Even if you’ve lapsed into a sedentary lifestyle over the years or have never been active at all, it’s not too late to make exercise part of your prescription for being and staying healthy.

At the ’50s
Your body is changing and those changes affect your heart. Menopause brings with it increase the risk of heart disease. Use the life management skills you acquired to take better care of yourself:
a.) Make every calorie count.
b. ) Get or stay physically active
C.) Make sure your heart-healthy is part of every physical exam.
Your lifestyle choices, particularly those involving smoking, nutrition, physical activity, and weight management, can still have a huge impact on your heart. If you are a woman in your 50’s you must be aware that you have moved into a new risk group for heart disease and heart attack. In fact, cardiovascular disease is the leading cause of death in women, especially after menopause. You can slow down or even stop the progression of risk factors that threaten your heart. You even may be able to undo the damage from your earlier years by breaking unhealthy habits.
Your heart-healthy priorities for your 50’s are;
1. Establish a nutritious eating plan.
2. Be physically active.
3. Maintain a healthy weight.
4. Monitor existing risk factors.
5. Manage the risk factors that you can control or change.
6. Recruit a team of health care providers.
7. Take your medications to control risk factors
8. Educate yourself about any heart condition you may have. You need to balance your daily food intake with the energy your body is burning. Hormonal changes resulting from menopause can affect your cholesterol and triglycerides levels.
At the ’60s
Your risk of heart attack is now equal to that of man. Many women in their 60’s already had some form of heart disease without even knowing it. Your heart-healthy priorities for your 60’s are:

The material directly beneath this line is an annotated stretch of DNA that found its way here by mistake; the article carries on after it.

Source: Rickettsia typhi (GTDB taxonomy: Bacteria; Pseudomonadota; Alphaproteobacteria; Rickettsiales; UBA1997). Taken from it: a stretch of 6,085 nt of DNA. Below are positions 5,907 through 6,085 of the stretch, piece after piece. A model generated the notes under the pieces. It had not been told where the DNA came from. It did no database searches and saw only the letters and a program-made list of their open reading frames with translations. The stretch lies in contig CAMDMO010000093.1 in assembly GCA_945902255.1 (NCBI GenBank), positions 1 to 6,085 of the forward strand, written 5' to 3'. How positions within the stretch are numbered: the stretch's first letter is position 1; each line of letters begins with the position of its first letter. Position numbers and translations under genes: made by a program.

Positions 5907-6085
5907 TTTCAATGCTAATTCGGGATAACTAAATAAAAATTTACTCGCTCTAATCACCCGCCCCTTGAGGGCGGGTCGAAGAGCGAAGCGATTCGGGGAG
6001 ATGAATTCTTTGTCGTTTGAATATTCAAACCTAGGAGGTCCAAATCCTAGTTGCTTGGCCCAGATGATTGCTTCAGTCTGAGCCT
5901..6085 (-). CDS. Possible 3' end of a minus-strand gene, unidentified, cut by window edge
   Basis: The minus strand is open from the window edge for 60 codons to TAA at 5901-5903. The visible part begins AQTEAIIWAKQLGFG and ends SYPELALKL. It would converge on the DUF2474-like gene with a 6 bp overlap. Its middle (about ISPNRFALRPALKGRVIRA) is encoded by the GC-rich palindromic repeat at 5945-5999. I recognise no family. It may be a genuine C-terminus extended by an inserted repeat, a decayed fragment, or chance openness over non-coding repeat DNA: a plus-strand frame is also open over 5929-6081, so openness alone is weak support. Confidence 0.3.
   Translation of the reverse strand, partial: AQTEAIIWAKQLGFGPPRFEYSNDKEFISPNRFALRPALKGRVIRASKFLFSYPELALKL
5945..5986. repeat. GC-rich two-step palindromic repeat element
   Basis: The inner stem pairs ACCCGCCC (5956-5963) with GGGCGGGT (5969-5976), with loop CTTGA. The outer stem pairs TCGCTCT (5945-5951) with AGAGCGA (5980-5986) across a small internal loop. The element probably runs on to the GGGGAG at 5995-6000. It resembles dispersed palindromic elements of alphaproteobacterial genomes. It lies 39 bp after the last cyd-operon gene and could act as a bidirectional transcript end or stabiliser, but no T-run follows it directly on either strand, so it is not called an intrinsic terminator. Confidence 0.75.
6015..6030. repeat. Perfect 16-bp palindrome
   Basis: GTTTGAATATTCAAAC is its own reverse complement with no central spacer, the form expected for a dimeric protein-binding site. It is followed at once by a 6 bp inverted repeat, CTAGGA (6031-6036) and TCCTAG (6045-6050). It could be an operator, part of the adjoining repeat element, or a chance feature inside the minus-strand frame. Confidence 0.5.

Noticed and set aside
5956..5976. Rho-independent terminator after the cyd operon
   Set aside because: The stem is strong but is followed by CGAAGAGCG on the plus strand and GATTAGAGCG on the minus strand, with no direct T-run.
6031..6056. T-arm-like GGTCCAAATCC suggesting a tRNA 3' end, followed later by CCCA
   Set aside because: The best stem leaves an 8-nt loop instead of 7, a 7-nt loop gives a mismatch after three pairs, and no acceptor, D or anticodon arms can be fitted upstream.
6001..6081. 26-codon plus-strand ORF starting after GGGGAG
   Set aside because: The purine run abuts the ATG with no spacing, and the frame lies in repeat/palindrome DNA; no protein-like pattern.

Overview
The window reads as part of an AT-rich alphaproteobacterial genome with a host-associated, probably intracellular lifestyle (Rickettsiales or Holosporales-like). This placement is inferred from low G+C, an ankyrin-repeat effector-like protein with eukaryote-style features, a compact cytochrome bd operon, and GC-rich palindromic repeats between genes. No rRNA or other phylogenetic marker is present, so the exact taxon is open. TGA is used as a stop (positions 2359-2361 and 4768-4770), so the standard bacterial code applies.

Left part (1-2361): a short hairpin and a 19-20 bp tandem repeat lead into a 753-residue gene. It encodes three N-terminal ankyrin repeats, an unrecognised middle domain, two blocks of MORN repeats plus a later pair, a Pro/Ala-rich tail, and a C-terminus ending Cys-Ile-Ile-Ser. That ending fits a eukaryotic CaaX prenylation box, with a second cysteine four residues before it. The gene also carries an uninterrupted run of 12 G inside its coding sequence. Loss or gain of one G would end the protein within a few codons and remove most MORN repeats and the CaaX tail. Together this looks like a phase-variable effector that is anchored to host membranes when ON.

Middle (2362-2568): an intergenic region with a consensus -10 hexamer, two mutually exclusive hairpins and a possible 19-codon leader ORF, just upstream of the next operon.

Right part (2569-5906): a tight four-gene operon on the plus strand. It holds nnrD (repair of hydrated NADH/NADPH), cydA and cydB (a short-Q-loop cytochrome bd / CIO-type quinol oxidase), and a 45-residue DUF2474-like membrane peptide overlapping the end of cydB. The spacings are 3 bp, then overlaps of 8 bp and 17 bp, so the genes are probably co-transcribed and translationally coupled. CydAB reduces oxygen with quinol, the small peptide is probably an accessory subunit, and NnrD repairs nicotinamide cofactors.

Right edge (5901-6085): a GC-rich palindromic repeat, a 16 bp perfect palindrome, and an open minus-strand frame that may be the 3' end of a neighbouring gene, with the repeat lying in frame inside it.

a.) Pay attention to good nutrition.
b. ) Make Physical activity a priority.
C.) Maintain a healthy weight.
d.) Manage your risks
e.) Actively partner with your doctor.
f.) Learn the sign of heart attack and share them with your friends.
Making the right dietary changes such as adding vegetables, fruits and whole grains can have a profound effect on heart disease risk. Remember that it is the overall pattern of your choices that counts the most.
At the ’70s and Beyond
It’s never too late to benefit from a heart-healthy lifestyle. Although your senior years definitely carry an increased risk for her heart attack, the medical community has made great strides in diagnosing and treating these conditions, especially in women. Maintain your heart-healthy habits air add new ones.
a.) Be sure to eat well.
b.) Stay physically active
c ) Do not accept struggling with stairs.
d.) Know the warning signs of heart attack and stroke.
e.) Do something healthy for yourself.
By choosing to live healthily and stay upbeat, you are protecting your vitality and independence. Healthy behaviour choices may actually do as much if not more than medicine to maintain the quality of your life well past your 80’s. In fact, almost 74 per cent of women will have high blood pressure by age 65. Your heart-health priorities in your 70’s and beyond are:
1. Eat well
2. Stay active.
3. Manage your weight.
4. Monitor your heart health and folly through
5. Maintain good communication with your doctors.
Your checklist for achieving heart health in your 70s and beyond are as follows:
Make eating well a priority. Stay as physically active as you develop a plan to eat good food nutrition. Partner with a network of trusted health care professionals. Get a regular health check-up and communicate openly with health care providers. Follow your doctor’s recommendation for managing risks factors for heart disease. Take medications as prescribed, and know the warning signs of heart attack and stroke.
American Heart Association: A complete guide to Women’s Heart Health 2004

Leave a Reply

Your email address will not be published.

This site uses Akismet to reduce spam. Learn how your comment data is processed.